Immunoediting of the Virus During the Course of Untreated HIV Infections
A critical distinction in our discussion is between immunoediting of the virus during the course of untreated infections (which is a well-characterized phenomenon, although not typically branded as immunoediting), and the more novel idea that immunoediting may also occur on the level of reservoir-harboring cell physiology, particularly in the context of ART. The current section will focus on the former, which largely consists of the interplay between viral evolution and escape in response to CD8+ T cell pressure. While HIV infections are generally established by one to five “transmitter/founder” viruses (59, 80, 81), the high error rate of HIV reverse transcriptase (~1 point mutation per reverse transcription event, and a recombination frequency of ~2.8 crossovers) gives rise to a vast number of HIV “quasispecies,” each with varying degrees of replicative fitness (82–87). These mutations often incur a fitness penalty on the virus, as evidenced by the fairly homogenous makeup of viral sequences prior to CD8+ T cell pressure, despite the high mutation rate of HIV reverse transcriptase (88–91), and the presence of secondary compensatory mutations that arise in response. Despite these fitness costs, multiple lines of evidence have shown the importance of these mutations for viral replication, as they modify epitopes targeted by the host immune response and allow subdominant viral quasispecies to escape from immune recognition (75, 92–95). This mechanism of immune escape is well-documented in many longitudinal studies of HIV-infected individuals, where dominant CD8+ T cell responses can be matched to changes in the amino-acid sequence of targeted viral epitopes, leading to poor HLA presentation and the outgrowth of new HIV quasispecies (57, 96). Such escape on the level of viral epitope recognition is paralleled by the phenomenon of “antigen loss” in tumors—for example, the loss of MART-1 antigen in melanoma patients after adoptive transfer of MART-1 specific T cells (97, 98), or the loss of CD19 following CD19 targeted CAR T cell therapy for acute myeloid leukemia (99) [reviewed in (100)]. Thus, immunoediting on the level of viral sequence diversity has been well-established in HIV infection, and this “immune escape” is analogous to the phenomenon of tumor “antigen loss.” Antigen loss, however, is just one facet of tumor immunoediting, inspiring us to consider whether other mechanisms may also have parallels in HIV.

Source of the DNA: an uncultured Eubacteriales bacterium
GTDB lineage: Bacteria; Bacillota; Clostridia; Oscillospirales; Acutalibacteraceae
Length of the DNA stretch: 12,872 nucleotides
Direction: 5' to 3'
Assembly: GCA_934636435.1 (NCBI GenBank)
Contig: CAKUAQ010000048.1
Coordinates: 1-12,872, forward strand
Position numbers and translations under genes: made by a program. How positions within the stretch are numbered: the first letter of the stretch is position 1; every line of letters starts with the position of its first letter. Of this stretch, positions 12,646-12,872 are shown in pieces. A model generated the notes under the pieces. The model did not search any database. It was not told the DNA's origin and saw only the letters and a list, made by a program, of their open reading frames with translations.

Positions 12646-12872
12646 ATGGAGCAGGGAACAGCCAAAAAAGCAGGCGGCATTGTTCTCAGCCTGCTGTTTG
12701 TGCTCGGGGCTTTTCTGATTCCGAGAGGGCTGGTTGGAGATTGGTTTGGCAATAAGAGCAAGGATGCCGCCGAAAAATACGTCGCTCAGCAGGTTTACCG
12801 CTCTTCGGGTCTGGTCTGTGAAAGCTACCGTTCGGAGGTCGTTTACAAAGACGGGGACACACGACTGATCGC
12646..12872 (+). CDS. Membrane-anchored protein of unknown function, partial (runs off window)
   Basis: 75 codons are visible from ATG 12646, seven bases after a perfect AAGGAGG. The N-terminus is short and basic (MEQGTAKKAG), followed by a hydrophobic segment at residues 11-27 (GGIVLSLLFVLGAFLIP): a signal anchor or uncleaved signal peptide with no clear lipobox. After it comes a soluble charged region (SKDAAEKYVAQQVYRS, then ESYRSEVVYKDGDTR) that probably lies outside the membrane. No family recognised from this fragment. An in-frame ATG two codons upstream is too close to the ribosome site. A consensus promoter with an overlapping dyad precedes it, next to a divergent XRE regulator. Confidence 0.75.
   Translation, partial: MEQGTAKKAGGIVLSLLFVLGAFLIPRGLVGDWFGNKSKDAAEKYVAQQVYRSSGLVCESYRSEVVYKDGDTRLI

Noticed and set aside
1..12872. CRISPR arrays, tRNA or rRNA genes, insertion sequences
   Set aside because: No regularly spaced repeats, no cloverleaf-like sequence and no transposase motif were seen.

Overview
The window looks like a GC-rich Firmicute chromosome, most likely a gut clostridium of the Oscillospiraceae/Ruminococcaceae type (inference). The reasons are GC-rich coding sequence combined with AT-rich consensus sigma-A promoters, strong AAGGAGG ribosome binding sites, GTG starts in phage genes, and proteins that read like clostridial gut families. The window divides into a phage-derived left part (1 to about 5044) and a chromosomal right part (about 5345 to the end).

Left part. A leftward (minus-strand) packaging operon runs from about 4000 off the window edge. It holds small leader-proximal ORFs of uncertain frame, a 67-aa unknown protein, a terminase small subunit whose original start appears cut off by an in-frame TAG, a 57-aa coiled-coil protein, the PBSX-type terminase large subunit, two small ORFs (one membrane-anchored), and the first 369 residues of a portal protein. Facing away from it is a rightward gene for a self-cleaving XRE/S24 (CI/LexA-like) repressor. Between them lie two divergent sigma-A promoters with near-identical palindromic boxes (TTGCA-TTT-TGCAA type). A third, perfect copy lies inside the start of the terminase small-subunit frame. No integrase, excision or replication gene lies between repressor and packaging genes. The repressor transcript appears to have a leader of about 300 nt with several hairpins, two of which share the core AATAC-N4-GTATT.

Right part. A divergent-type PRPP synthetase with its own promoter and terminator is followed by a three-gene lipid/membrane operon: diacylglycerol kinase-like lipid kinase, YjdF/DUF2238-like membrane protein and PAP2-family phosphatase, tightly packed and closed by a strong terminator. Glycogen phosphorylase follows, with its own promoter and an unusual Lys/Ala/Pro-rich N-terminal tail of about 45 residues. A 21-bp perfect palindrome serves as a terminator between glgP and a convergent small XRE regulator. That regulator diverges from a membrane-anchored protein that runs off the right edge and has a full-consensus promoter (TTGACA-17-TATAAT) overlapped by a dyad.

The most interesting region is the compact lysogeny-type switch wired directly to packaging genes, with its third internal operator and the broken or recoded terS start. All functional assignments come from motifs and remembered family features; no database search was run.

Does Immunoediting At the Level of Infected Cells Occur in Individuals on aRT?
Immunoediting in untreated HIV infections involves the equilibrium between CD8+ T cell responses and HIV, followed by the eventual escape of HIV from CD8+ T cell killing in the majority of individuals. However, viral replication to a degree that allows for evolution does not occur during suppressive anti-retroviral therapy (67–69), preventing the development of new HIV escape mutations in response to CD8+ T cell mediated immune pressure. Instead, infected cells are thought to persist and evade the immune response during ART by hiding in a non-immunogenic quiescent, or latent, state. Infected cells that do not undergo this transition are largely eliminated: HIV DNA levels experience an 86% decline within the first year following ART initiation before stabilizing (101–103), while HIV RNA levels in the plasma drop precipitously over the first 7–10 days post-ART, with a half-life of 6 h, followed by a second phase of slower viral decay with a half-life of 14 days (104, 105). Infected cells that survive this selection and persist are remarkably stable, with a minimal half-life of at least 44 months as measured by total or intact HIV DNA, or by quantitative viral outgrowth assays (QVOAs) assessing the number of cells infected with replication competent proviruses (106–108). This suggests that the persistent reservoir would require at least 73 years to naturally decay in the majority of people living with HIV.